We knew we wanted to send our new Light Forest Candle out into the world in style, in a vessel that, in every way, extended the story of what we stand for: commitment to craft, expertise, and just the right amount of nerve to allow for some really beautiful things to happen.
But when you spend ten years making something, ten years of trial and error, of hypothesizing, of getting it close but not quite right, of refusing to settle for fine, you can get a little picky about who you’re willing to work with when the time finally comes to share that thing.
And then you meet Shawn Kam of Luvhaus, and you feel a whole lot better.
Shawn is the kind of artist we consider an ally, an Oakland-based, totally grounded but obsessive soul who doesn’t do anything without intention, and an eye for the longevity of his objects. When we showed up to his studio, bleary-eyed at 8:00 a.m., Shawn had already been at the wheel since 4:00 a.m. He’s encyclopedic to talk with about his trade and the kind of guy who is quick to make sure you get his preferred title right. “I’m a potter,” he says. “I was trained by a man who wore overalls to work. We’re not ceramicists.”
Over the past six months, Shawn has worked alongside us in every stage of the candle project, experimenting in his shared studio with over 200 possible shapes while we toiled away down the street trying to figure out how to get wildharvested oils to throw their scents.
When we finally agreed on a shape for the vessel, the simple, straight profile you see now, a lot of it had to do with maximizing heat and scent dispersal while minimizing burn, but it also had a lot to do with the future life of the cup itself.
“I was really excited when I first started talking to you guys,” Shawn says, “Because I knew that you had options, that you didn’t have to go down this route. You could have just used a glass container, some hipster mason jar or whatever other glass vessel, made in China, mass-produced, ground out, and saved a lot of trouble and money. But you didn’t. Instead we were like, ‘Why not use something that has a life beyond what it’s first purpose is, something that has a lifetime built into it already?’ That meant a lot to me because everyone today throws everything away and I don’t want to be a part of that. It’s not what I do. I make things that last, things become part of a person’s routine and merge with them a little bit. I don’t make anything purely decorative, nothing beautiful for beautiful’s sake, but beautiful as a result of the process. Beautiful because they go with a person through their life. That’s the elevation of beauty for me.”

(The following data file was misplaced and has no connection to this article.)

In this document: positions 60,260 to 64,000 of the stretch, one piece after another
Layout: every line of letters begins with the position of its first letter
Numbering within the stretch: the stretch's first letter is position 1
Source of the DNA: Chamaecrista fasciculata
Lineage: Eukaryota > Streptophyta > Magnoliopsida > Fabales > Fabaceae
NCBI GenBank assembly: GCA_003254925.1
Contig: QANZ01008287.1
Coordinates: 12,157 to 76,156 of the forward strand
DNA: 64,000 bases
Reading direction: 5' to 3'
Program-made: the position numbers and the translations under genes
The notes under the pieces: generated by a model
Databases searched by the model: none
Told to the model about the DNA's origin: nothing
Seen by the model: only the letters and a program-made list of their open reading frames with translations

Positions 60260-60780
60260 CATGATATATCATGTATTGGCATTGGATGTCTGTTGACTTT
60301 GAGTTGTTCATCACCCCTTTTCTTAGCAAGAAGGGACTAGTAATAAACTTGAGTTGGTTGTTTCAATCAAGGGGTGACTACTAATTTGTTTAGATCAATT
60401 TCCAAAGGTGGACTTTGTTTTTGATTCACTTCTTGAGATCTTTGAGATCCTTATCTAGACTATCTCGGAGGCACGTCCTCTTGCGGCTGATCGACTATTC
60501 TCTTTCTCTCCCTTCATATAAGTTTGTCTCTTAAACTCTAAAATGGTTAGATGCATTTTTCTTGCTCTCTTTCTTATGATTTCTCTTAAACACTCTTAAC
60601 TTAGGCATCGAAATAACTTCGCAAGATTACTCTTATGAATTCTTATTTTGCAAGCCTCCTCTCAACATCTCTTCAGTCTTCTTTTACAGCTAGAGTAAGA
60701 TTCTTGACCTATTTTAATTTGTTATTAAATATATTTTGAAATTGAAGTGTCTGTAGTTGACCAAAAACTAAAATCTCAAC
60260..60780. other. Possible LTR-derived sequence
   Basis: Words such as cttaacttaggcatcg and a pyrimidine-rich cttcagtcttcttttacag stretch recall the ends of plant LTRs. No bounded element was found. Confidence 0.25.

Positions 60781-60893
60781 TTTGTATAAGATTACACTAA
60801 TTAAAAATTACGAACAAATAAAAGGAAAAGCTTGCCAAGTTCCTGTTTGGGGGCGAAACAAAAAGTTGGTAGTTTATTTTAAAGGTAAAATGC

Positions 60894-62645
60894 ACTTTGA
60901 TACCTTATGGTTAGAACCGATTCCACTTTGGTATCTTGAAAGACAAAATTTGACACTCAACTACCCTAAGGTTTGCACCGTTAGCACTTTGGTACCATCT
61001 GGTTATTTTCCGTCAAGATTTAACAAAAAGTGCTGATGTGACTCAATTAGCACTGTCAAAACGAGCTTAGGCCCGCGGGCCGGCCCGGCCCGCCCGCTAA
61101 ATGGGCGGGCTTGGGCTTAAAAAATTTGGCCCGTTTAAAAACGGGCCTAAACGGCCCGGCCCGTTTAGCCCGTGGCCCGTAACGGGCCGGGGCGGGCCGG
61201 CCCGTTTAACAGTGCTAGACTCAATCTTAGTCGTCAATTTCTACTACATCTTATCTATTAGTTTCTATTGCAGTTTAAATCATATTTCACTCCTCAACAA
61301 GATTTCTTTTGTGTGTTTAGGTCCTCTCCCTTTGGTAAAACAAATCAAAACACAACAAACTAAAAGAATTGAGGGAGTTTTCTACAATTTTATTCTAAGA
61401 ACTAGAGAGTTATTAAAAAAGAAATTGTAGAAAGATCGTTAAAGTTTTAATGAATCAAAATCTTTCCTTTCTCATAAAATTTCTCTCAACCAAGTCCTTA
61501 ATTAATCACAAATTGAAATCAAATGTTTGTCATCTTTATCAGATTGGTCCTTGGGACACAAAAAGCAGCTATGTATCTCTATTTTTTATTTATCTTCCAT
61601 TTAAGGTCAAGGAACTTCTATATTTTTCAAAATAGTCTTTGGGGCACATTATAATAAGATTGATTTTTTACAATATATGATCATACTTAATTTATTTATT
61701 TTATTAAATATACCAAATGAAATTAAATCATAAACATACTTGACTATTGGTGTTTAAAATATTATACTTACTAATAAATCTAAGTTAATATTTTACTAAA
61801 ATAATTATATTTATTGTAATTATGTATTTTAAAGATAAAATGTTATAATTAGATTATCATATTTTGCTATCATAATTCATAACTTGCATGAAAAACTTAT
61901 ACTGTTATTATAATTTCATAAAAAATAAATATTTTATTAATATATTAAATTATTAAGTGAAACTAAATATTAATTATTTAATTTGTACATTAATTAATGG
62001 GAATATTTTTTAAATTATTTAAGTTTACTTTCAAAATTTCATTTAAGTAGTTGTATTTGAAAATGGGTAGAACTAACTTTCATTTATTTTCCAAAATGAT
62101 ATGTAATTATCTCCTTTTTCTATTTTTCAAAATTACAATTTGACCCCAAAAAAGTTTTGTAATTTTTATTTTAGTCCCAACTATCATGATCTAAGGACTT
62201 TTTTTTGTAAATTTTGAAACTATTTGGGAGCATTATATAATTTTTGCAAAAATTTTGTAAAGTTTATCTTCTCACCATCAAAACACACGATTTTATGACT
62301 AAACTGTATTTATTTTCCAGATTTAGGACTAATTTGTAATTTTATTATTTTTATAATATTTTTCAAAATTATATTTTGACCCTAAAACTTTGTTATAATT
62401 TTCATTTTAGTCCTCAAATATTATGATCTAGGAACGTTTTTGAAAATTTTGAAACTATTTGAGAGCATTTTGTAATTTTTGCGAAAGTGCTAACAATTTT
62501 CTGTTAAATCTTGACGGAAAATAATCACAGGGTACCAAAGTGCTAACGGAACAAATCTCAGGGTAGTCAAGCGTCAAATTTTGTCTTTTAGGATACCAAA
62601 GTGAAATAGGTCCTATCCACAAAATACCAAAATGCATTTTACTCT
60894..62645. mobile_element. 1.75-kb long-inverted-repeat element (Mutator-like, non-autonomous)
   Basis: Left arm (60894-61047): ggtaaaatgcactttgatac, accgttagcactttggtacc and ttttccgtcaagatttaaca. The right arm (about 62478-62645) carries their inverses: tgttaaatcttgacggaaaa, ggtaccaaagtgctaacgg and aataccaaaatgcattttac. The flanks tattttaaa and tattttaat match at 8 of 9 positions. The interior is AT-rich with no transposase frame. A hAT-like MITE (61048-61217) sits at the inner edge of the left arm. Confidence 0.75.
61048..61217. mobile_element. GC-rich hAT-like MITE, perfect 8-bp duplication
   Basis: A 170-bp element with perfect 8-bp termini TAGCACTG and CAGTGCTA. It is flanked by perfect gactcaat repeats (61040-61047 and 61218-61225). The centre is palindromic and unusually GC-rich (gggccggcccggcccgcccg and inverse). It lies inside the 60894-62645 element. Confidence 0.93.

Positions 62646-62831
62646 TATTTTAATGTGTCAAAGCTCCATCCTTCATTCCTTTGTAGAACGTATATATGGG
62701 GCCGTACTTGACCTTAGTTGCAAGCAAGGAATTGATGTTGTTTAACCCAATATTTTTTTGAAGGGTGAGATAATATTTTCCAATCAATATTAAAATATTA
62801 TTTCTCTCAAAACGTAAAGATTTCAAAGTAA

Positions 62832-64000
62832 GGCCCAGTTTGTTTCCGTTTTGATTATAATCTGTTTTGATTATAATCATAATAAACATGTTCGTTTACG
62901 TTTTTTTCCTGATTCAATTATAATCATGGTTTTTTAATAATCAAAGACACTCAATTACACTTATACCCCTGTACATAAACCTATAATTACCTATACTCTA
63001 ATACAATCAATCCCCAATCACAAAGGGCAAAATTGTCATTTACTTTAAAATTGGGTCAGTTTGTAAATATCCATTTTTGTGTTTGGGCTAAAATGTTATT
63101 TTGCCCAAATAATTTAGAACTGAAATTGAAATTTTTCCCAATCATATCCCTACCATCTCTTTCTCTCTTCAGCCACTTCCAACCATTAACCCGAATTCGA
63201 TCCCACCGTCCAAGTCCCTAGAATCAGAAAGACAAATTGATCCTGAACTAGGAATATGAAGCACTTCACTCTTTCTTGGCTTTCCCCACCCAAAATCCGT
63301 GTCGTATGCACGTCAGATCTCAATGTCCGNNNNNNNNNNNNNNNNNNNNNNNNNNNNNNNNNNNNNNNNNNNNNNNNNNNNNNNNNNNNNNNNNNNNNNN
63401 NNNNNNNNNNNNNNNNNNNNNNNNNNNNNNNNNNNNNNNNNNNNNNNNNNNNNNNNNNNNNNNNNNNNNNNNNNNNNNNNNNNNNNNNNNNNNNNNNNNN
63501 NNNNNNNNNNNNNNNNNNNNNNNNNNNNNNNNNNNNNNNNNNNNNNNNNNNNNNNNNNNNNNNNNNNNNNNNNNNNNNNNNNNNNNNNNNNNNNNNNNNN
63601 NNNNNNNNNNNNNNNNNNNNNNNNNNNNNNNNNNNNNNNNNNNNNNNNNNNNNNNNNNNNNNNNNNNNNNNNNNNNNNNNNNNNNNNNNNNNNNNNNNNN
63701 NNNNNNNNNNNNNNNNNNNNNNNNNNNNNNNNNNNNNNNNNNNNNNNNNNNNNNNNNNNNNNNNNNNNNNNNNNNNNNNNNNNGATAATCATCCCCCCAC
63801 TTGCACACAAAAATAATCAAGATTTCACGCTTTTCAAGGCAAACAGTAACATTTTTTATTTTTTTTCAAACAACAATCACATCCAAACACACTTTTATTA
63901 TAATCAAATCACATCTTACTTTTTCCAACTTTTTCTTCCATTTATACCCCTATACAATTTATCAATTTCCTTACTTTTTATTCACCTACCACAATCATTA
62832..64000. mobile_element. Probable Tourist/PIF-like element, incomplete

So when you’re done with your candle, when the sweet forest goodness has all burned up, put it in the freezer for 60 seconds. The remaining wax will constrict and pop right out. Ways we don’t recommend? Our Research and Development Director Tom Accettola’s personal strategies, which include whacking the bottom of the cup with a rubber mallet or spot-heating it with with a torch until it explodes from thermal shock. All research strategies, but still bad ideas.
After the shape was decided, next came perfecting glaze and color options. We had Shawn come by the workshop right after we harvested for the candle to gather the wood we weren’t using for extraction. From there he used his wood kiln to fire the cups at 2300 degrees, a process that burns the wood down to ash and then intentionally lets the ash settle into the glaze as it fires. The result is a brilliant constellation of dark flares, cooked into the glaze itself and from the same forests that scent the wax inside.
While working with Shawn we realized that in a lot of ways, his process is very much like our own— it’s a dance of organic material, heat, creativity, and a willingness to experiment— and just like us, everything Luvhaus does is unique, reflecting the real, varying conditions that go into making it.
“Every part of ceramics is a testing base,” Shawn says. “There’s so many variables with everything: the glaze, the throwing, the firing, with making the clay body itself; every step has variables because there’re so many different possibilities. For the laymen, there’s a lot of commercial testing that has already been done, variables that have already been taken care of. But if you want to make something really special, you take on your own testing, your own variables, so the results will also be your own. Like this kind of flaring and color that bloom all over the body of the cup, that doesn’t happen without being able to experiment, to see something great and be able to adjust on the fly and chase it, to be one step ahead enough to capture it.”
It’s hard to imagine a description we relate to more or that better describes the years of work that went into this project. Ten years later, we’re proud to say, we finally got it right.
Check put our Light Forest Candle here.
Interested in more work by Luvhaus? Shawn also made the incense holder that comes in our Campfire Incense Pack. They’re hand-thrown, made from beautiful, deep red native clay sourced from the Death Valley area. You can also check out Shawn’s site to get in touch with him or shop his newly perfected, several-years-in-progress coffee cup, designed to catch subtly on the inside edge of your hand and fit smoothly along your palm. Just like the cup he made for us, they’re all microwave and dishwasher safe.